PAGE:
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Do You Have What It Takes to Be Mentally Tough?

Written by: Natasha P. Trujillo, Ph.D., Executive Contributor

Executive Contributors at Brainz Magazine are handpicked and invited to contribute because of their knowledge and valuable insight within their area of expertise.

 
Executive Contributor Natasha P. Trujillo, Ph.D.

What comes to mind when you think about what it means to have mental strength? Historically, the concept of mental toughness has been consumed by expectations around the ability to shake any negativity off (e.g., fear, mistakes, doubt, pressure), exude brevity and courage (e.g., speak to your fearlessness, show no sign of weakness), and push through pain at all costs (e.g., physical, emotional, or otherwise). This perspective is rampant in the majority of the environments in which I work, elite-level athletics and performance-focused domains. In these spaces, people often get rewarded for ignoring their mind and body’s signals, pushing themselves to the brink and earning street credibility for striving to achieve the impossible.


Not too long ago, I both admired and embodied this mindset. I put copious amounts of time and energy into pursuing this standard for mental toughness. To be fearless and unwavering was everything. To express any ounce of uncertainty or reconsideration meant I wasn’t focused enough and wasn’t truly dedicated to my craft, whatever it was. Excuses were not allowed. Sound familiar? Now, in certain situations I fully support and see the benefit of these cognitive tools, but is it really in your best interest to only define mental strength by how fast you can run yourself into the ground (regardless of the costs) and then get up only to repeat the same cycle over again?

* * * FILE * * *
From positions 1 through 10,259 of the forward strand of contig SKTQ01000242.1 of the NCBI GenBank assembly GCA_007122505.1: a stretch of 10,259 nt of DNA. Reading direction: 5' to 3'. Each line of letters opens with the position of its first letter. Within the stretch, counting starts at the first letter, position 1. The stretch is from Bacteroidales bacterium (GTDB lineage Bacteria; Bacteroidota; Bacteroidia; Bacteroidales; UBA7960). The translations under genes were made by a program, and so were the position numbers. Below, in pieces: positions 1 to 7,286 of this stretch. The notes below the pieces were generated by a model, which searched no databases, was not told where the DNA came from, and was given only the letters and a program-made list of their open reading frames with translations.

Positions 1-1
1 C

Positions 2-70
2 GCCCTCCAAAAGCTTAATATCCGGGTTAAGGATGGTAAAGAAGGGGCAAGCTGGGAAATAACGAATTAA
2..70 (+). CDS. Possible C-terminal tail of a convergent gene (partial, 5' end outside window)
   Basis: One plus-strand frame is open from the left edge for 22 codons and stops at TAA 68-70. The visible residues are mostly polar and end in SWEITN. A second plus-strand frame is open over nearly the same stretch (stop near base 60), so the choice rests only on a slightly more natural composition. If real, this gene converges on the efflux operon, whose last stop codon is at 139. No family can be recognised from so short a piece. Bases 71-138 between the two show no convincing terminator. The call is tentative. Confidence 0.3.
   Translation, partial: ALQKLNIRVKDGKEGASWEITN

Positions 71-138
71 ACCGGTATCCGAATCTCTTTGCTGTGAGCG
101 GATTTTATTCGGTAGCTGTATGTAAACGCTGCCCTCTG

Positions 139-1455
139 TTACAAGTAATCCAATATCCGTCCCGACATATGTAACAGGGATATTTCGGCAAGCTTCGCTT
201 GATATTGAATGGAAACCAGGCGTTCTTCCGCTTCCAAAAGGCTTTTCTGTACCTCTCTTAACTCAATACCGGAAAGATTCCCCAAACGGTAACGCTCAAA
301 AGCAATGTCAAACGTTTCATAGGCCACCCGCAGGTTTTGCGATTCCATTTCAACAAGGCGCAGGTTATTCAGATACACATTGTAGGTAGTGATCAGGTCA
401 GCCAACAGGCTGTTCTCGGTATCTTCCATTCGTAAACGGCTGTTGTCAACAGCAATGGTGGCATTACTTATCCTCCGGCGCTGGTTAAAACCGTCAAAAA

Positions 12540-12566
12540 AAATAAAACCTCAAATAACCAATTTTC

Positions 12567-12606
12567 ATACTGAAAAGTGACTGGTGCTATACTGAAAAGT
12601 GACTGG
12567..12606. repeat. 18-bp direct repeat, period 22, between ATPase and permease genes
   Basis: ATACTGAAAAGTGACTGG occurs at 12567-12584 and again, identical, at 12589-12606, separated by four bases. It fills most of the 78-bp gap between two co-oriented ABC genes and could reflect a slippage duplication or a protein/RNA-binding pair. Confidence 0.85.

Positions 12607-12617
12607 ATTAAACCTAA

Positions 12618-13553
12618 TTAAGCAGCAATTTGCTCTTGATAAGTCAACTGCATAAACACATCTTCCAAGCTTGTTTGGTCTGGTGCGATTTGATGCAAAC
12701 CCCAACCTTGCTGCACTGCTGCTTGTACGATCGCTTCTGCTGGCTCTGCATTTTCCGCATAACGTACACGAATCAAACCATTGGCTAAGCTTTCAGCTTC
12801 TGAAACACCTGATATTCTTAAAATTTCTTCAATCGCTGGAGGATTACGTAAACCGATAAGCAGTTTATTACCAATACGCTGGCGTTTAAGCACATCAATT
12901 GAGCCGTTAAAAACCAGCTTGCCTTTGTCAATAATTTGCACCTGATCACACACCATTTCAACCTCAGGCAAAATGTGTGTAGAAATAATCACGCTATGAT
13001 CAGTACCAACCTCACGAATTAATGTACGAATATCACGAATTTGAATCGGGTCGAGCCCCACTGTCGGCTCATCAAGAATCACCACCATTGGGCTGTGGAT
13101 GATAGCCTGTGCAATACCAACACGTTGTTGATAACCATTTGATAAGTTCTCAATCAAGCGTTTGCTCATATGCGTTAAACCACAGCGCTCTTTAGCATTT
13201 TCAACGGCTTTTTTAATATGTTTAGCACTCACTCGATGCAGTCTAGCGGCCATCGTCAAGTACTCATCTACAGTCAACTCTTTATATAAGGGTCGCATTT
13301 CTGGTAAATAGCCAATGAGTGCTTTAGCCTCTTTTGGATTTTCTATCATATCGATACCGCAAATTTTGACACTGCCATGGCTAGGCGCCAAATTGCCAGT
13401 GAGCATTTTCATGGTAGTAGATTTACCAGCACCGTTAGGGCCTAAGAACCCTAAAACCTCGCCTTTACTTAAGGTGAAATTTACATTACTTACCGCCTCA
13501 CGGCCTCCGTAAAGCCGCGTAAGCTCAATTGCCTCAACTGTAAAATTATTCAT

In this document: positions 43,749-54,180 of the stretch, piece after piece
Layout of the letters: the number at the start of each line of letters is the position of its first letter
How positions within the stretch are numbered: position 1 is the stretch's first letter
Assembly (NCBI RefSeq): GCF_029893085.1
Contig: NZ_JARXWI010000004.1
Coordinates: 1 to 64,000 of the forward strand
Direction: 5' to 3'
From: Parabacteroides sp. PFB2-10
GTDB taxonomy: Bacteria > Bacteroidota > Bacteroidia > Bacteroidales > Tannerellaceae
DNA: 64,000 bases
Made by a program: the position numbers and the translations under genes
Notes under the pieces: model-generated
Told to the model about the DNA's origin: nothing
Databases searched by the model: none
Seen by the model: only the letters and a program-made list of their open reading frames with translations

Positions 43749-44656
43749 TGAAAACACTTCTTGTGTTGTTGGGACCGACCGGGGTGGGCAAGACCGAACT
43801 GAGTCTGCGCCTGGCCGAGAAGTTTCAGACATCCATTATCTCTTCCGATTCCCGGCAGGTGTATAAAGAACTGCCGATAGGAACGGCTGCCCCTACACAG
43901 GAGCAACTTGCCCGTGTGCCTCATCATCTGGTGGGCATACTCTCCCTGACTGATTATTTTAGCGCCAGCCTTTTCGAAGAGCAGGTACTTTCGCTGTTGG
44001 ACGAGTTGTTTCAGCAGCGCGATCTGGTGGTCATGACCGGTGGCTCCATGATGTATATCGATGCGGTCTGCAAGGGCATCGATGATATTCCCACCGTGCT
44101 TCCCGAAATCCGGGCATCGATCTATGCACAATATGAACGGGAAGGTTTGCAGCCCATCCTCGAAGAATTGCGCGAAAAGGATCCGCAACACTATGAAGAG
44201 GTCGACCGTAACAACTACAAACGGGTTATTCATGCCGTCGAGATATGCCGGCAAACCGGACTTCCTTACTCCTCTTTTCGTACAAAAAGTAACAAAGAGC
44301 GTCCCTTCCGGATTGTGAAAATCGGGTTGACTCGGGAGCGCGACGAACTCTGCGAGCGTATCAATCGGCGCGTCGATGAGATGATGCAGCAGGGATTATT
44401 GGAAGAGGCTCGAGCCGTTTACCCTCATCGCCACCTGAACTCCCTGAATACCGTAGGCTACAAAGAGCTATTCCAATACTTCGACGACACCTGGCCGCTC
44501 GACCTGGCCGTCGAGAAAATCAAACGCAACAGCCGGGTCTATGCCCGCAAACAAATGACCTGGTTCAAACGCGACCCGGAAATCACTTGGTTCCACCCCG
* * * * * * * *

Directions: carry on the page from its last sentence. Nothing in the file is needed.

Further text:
Rear view of muscular young athlete standing at the bottom of a three-tiered staircase and preparing for the challenge.

Increasingly, research has found that this unbreakable “do more, do better, it’s never enough” mindset may hinder physical and mental performance outcomes long-term. What the human body and brain can push itself to do is incredible and deserves much praise and attention. But there is a caveat in some situations: just because you can do something, doesn’t mean you should. I’d like to offer a few ways to stretch your understanding of what it means to be mentally tough to allow for your humanity to have a seat at the table as well. Mental toughness shouldn’t be a black-and-white issue. Depending on the circumstance, flexibility and an ability to live in the gray area will optimize performance. The longer I have embarked on my journey as a counseling and sports psychologist, the more opportunities I have taken to be open to changing my own mind. Consider this: achieving true mental toughness requires a redefined and more adaptive approach that utilizes the following three processes: challenging goals, self-efficacy, and self-control.


Setting Challenging Goals


A brief summary of goal orientation theory is presented to help orient you to different mindsets used to create and achieve goals.

Mastery Goal

Performance Goal


Focus on mastering the learning process

Focus on optimizing performance and beating others

Approach Focus

Mistakes are learning opportunities

Performances judged on standards of self-improvement and progress

Mistakes = failure

Performances judged on binary win vs. lose, best vs. worst

Focus on avoiding worst possible outcome (surpass minimum threshold for mastery)

Focus on avoiding worst possible outcome (failure is not an option)

Avoidance Focus

Mistakes = failure

Performances judged on binary of right vs. wrong

Mistakes = failure


Performance judged on not being the worst performer